A trend in PR and marketing is the growing overlap between the two. While in some companies strict demarcations remain between PR and marketing, many firms have found it important for the heads of PR and marketing to at least be aware of each other’s priorities and plans. As Page (formerly The Arthur W. Page Society) argues, the chief communicator’s role increasingly has her/him working across multiple parts of the enterprise.
In some companies, of course, the chief marketing officer is the head of PR, although this arrangement doesn’t necessarily guarantee members of the two departments work closely.
With this background, we asked senior brand communicators how they differentiate their PR efforts from those of their marketing communications colleagues and queried senior PR execs from firms how they advise brand clients on this issue. Below are their edited responses.
VP and CCO, The Home Depot
PR takes the lead on anything related to journalists. Marketing takes the lead on paid advertising. In the middle, we find owned media, influencer strategy, social media, experiential, sponsorships and beyond. People who grew up in PR seem to inherently understand how to generate organic buzz. They are scrappy and creative in stretching a dollar. They understand how to protect and build brand reputation.
Marketers know how to drive sales. They are skilled at harnessing AI to hone insights that ensure their dollars work as hard as possible.
The truth is, we are much better together, and the lines are messy. That’s a beautiful thing because we often wade into less-charted waters, learn from each other and improve our ability to think holistically about all the ingredients that drive a home run campaign.
I want all of my employees to be able to wear both of these hats, making them more versatile over time.
SVP & CCO, PNC Financial Services Group
I agree with Stacey Tank in that it certainly is becoming an interesting world in terms of who handles what, PR or marketing? With the advent of social media, the lines between PR and marketing started to blur a great deal and even to some degree prior to that in certain respects. At Bank One/Chase from 2003-2006, we used PR to help sell and drive awareness, consideration and purchase in limited cases building integrated communications programs.
In the agency world that I left almost three years ago, the lines are blurring rather quickly as PR agencies move into marketing and advertising and advertising/marketing firms try to move into PR. I would argue PR firms have it easier because they can hire creative and planners and better understand various stakeholders, for example regulators, policy makers, media, influencers, bloggers, customers, employees, etc.
Traditionally, of course, marketing is supposed to sell and PR changes behavior. The challenge I give my team is, ‘How can we insert PR to drive ROI or get as close to the point of sale as possible?' With banking, PR can only go as far as the application for, say, a credit card or checking account. With other brands, such as Starbucks, PR can go all the way to selling you a cup of coffee.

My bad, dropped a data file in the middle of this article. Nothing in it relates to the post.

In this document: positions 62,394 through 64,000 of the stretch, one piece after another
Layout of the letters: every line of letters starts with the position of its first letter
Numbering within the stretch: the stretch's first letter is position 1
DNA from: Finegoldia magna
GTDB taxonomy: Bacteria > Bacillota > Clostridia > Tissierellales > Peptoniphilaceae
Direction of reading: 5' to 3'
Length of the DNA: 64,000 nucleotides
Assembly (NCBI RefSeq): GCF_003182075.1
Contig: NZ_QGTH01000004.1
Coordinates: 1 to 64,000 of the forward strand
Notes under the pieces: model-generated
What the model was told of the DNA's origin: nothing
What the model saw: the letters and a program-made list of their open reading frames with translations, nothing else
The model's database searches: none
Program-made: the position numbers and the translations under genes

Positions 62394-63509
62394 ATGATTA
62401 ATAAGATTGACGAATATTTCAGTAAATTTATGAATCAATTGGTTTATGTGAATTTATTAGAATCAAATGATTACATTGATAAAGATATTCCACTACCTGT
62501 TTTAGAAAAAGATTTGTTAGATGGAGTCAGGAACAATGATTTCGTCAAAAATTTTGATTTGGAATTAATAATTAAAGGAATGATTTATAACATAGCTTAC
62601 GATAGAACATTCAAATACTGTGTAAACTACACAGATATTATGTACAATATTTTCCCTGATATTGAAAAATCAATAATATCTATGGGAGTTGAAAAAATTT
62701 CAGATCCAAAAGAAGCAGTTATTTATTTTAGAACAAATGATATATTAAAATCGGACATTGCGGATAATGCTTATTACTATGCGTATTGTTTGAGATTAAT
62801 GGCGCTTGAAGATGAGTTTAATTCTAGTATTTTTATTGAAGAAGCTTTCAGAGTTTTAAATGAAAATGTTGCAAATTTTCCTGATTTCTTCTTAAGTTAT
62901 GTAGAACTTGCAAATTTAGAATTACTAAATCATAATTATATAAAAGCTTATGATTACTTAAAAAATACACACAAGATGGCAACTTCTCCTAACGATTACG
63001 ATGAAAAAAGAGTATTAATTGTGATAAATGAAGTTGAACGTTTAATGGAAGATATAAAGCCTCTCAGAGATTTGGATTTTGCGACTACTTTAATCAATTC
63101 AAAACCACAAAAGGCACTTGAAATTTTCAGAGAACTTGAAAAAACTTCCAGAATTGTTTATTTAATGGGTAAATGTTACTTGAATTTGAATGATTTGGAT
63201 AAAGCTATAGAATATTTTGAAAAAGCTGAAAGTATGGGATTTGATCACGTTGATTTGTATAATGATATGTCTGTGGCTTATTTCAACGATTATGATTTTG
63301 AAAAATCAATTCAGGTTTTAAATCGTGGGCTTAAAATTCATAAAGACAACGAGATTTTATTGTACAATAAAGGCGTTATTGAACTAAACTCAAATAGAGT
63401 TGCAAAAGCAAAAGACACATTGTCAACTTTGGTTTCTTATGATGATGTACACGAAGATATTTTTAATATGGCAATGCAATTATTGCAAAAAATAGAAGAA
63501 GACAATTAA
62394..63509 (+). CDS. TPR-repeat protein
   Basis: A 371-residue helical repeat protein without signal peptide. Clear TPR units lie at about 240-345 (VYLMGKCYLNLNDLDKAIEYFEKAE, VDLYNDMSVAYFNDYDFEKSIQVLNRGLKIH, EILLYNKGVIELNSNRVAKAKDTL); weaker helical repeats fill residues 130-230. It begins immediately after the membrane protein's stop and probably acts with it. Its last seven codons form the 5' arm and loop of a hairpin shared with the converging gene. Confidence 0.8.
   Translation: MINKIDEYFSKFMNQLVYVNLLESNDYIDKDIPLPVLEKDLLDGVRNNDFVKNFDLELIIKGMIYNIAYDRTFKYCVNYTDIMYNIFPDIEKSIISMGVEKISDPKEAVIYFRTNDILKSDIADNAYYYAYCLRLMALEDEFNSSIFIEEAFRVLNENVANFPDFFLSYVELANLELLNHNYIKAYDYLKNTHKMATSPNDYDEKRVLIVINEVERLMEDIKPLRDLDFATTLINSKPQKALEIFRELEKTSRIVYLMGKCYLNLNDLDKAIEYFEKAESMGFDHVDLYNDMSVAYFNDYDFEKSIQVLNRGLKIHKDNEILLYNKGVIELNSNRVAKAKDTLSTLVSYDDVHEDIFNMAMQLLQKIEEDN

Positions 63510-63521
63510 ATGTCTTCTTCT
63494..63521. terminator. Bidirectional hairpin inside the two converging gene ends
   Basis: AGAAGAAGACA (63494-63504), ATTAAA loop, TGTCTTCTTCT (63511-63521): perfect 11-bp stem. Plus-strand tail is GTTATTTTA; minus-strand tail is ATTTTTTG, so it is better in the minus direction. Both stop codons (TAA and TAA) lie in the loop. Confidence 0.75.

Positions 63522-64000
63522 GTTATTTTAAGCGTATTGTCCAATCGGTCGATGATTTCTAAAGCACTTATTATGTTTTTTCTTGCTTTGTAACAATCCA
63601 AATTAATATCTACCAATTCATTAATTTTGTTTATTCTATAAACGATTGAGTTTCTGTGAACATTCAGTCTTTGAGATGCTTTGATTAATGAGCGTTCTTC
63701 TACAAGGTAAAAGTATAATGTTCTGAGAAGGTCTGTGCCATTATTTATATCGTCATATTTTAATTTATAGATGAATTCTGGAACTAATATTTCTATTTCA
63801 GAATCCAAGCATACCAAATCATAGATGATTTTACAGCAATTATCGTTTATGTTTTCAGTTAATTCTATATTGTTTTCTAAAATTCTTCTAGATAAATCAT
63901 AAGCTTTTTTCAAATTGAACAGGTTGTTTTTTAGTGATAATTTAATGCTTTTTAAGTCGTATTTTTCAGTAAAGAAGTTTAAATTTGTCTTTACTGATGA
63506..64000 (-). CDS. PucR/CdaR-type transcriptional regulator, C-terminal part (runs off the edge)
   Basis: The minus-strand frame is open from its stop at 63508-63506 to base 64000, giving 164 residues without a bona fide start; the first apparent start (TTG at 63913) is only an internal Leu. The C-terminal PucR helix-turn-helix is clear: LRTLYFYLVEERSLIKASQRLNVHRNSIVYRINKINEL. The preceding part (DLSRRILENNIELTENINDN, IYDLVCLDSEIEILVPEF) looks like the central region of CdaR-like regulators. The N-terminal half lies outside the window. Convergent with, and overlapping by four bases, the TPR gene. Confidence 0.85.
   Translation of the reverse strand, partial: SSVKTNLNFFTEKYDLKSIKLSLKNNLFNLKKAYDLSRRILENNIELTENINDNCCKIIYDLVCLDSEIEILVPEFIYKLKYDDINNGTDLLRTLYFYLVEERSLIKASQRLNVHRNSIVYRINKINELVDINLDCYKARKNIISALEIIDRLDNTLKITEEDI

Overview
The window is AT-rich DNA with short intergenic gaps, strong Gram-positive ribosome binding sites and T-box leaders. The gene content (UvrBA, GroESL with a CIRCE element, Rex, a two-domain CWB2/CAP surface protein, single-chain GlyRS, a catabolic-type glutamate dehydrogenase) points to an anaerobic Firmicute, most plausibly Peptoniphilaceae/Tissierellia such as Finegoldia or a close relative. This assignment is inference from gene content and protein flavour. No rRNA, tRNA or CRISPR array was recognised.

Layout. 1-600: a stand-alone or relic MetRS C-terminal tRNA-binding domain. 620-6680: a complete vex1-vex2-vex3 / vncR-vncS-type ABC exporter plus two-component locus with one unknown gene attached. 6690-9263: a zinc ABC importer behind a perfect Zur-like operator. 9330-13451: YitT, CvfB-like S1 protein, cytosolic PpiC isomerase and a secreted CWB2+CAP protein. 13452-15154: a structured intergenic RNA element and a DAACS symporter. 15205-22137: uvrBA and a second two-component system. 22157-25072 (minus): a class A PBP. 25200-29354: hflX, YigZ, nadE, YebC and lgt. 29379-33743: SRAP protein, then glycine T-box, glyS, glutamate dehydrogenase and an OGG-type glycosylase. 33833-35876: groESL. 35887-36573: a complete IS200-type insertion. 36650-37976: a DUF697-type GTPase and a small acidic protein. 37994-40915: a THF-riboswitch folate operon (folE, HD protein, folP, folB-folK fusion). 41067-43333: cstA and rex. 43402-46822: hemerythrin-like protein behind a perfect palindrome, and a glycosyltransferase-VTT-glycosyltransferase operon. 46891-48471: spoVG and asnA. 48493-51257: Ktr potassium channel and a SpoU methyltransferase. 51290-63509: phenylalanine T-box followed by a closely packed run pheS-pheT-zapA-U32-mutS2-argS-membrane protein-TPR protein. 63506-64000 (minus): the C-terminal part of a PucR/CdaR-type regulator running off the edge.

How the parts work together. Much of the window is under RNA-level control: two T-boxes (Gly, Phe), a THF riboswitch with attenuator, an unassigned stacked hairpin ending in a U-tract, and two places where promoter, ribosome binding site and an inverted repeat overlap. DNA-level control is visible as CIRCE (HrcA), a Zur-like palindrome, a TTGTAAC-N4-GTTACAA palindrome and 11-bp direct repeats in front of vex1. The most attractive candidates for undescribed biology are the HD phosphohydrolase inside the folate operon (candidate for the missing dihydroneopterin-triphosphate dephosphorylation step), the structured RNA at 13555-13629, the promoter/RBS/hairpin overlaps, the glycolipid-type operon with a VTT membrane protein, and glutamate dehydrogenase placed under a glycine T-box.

It’s important to look at the work of Page, the former Arthur W. Page Society, and how it defines the CCO. In short, it argues the CCO is a strategic business leader and counselor charged with protecting and building the brand’s reputation through communications; an integrator of the various parts of the company and the C-Suite; and a builder of digital engagement systems.
Another source is Richard Edelman’s thoughts on what he calls evolve, promote and protect. He believes communicators must be full partners with marketing. For example, with evolve, he points to CVS, which took a big step and stopped selling cigarettes, showing how the brand is moving forward. On promotion, he means storytelling. Protect, he says, goes beyond crisis management. It means communicators need to hold the brand accountable for promises on things like human rights and product safety.
As Page and Edelman argue, PR is an integrator and plays in a much wider swath than marketing. PR talks to employees, policy makers, regulators and investors, for example. Marketing traditionally talks only to customers and prospects. The challenge for PR is can you show up as a businessperson and then evolve, promote and protect and use assets such as the Edelman Trust Barometer to help your brand?
Director, Corporate Communications & Public Relations,
Neiman Marcus Group
While marketing and PR exist separately as part of the “paid, earned, shared and owned” content distribution matrix, the two are symbiotic from a corporate perspective.
We’re all familiar with the arrangement where often PR either reports to marketing or works in tandem with it. Regardless of alignment, PR’s communications objectives and strategies complement those of marketing, ensuring all customer-focused activities are collaboratively executed to achieve a common business goal.
That said, PR executes a number of tactics to reinforce its function’s importance, underscoring the value strategic communications yields when executed effectively.
First, strategic communications guards the reputation of a company. PR is the first line of defense protecting the mission and vision of the organization while navigating internal and external issues. PR works with senior leaders to provide valuable direction that determines the best course of action, works diligently to resolve issues, and builds the reputation of the company and the trust of the public.
Second, as professional storytellers, PR constantly is rediscovering not only what makes the organization unique, but how its leaders embody that essence. Communications professionals have the rare opportunity to regularly interact with and guide an organization’s senior leadership.
What differentiates a communications director from a marketing director is not just the level of access they are granted to executives but the opportunity they have to evolve them into embodiments of a corporate vision and mission.
PR leaders help shape the world’s leading authorities to become and be seen as true experts in their respective fields. As executives create road maps reinforcing their vision, strategic communicators help them refine messages for internal and external audiences and work tirelessly to establish their credibility.
Last, measurement and reporting validate the efforts of strategic communicators, providing the data points necessary to justify the value PR provides to an organization. But we must become diverse in the way we track success beyond reporting the number of impressions and placements only.